An unexpected twist in the Vsevolod Korolev case
On January 12, Peterburg’s Vyborg District Court held a hearing on the merits of the criminal case against Petersburg documentary filmmaker Vsevolod Korolev. At today’s hearing, the complainant and prosecution witness Mikhail Baranov was cross-examined. It was Baranov who had requested that law enforcement agencies file criminal charges against Korolev.
Baranov unexpectedly changed his initial testimony, telling the court that he considered the posts by the accused “an expression of free speech,” and that he himself had “liked” Korolev’s posts to give them more publicity. The prosecution witness also said that the police had come to his home, and that he had been questioned at the police department about that very same “like.” It was only after this interaction that Baranov had filed the complaint, asking the authorities to determine whether Korolev’s posts constituted “disseminating fake news about the army.”
However, the interrogation record in the case file paints a different picture: according to it, Baranov had gone to the police himself. Korolev’s posts had, allegedly, angered him. Today, at the trial, Baranov said that he could not remember what his emotions were at the time, and that his opinion could have changed.
Source: Politzek-Info (Telegram), 12 January 2023. Photo by Valentin Nikitchenko. Translated by Hecksinductionhour
29 July 2022
Vsevolod Korolev, a St. Petersburg poet and documentary filmmaker remanded in custody on charges of spreading ‘fake news’ about the Russian army, is a political prisoner. Until his arrest, Vsevolod Korolev supported people subjected to repression for anti-war statements: he made a documentary about those prosecuted and he called the war a war
Source: Political Prisoners. Memorial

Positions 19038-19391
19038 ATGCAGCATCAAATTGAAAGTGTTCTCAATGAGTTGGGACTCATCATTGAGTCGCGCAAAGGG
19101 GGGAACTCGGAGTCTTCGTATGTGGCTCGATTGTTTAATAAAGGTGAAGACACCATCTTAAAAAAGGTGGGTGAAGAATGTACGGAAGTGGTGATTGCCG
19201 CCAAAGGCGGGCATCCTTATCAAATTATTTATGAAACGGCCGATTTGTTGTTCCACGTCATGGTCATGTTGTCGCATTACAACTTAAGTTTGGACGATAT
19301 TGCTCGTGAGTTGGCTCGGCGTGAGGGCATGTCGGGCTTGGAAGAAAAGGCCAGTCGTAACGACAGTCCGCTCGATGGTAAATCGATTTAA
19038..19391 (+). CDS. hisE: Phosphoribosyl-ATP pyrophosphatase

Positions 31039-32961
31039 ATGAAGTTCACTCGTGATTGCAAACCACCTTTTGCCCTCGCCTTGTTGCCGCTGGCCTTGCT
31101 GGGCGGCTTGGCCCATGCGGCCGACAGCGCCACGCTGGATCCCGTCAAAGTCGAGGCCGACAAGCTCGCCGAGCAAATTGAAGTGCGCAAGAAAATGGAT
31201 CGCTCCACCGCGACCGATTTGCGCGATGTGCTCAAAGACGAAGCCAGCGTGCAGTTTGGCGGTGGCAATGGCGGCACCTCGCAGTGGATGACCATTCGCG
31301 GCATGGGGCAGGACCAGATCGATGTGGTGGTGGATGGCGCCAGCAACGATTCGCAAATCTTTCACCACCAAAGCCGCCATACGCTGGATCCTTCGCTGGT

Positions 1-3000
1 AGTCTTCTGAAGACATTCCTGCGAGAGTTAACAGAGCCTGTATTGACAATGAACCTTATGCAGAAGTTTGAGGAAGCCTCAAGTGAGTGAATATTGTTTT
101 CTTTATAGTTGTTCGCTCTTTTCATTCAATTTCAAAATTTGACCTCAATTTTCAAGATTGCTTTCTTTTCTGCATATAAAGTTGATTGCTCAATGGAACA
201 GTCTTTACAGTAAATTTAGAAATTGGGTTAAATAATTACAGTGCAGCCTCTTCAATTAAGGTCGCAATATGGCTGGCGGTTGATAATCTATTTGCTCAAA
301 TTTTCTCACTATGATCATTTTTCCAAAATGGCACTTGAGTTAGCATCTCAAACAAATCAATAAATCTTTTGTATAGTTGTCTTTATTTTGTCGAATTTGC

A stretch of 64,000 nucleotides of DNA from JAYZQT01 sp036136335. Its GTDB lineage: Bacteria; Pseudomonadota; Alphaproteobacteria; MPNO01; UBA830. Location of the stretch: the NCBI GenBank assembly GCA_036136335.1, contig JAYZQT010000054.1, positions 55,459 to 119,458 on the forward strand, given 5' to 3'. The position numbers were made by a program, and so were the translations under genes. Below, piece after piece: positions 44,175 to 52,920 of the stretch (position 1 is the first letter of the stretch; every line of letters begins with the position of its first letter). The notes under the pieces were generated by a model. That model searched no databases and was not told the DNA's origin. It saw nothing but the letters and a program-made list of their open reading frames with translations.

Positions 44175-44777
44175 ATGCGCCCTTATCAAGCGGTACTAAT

The human rights project, ‘Political Prisoners. Memorial,’ considers Vsevolod Korolev a political prisoner in line with international standards. He is being prosecuted for posts on social networks. Korolev’s criminal prosecution violates his constitutional right to freedom of expression. His prosecution is intended to silence voices in Russia that oppose the war against Ukraine and to intimidate civil society.
We demand the immediate release of Vsevolod Korolev and the termination of all criminal prosecutions under the unconstitutional Article 207.3 of the Russian Criminal Code.
Who is Vsevolod Korolev and what are the charges against him?
Vsevolod Korolev, 34, is from St. Petersburg and in recent years he has been active in the city’s volunteer movement and engaged in civic activism. Korolev has worked as a volunteer with the Perspectives Charitable Foundation and the St. Petersburg Observers movement (which organizes independent election observation).
After the start of the full-scale Russian invasion of Ukraine in February 2022, Korolev became very active in the anti-war movement. On his social media pages he wrote about the crimes of the Russian military, attended the trials of those arrested on charges related to the war, collected donations of food and other necessities for those held on remand, and made documentary films about what was happening. For example, he made films about the prosecutions for ‘anti-war’ activities of the artist Sasha Skochilenko and the journalist Maria Ponomarenko.
On 11 July 2022, a criminal case was opened against Vsevolod Korolev on suspicion of disseminating information known to be false about the use of the Russian armed forces. The next day his apartment was searched and he was detained.
Korolev is accused of making posts in March and April 2022 on the VK social media site about the crimes of the Russian military in Bucha and Borodyanka near Kiev and about the shelling of Donetsk. Korolev subsequently confirmed he had made posts about the war in Ukraine, but maintained they contained no lies.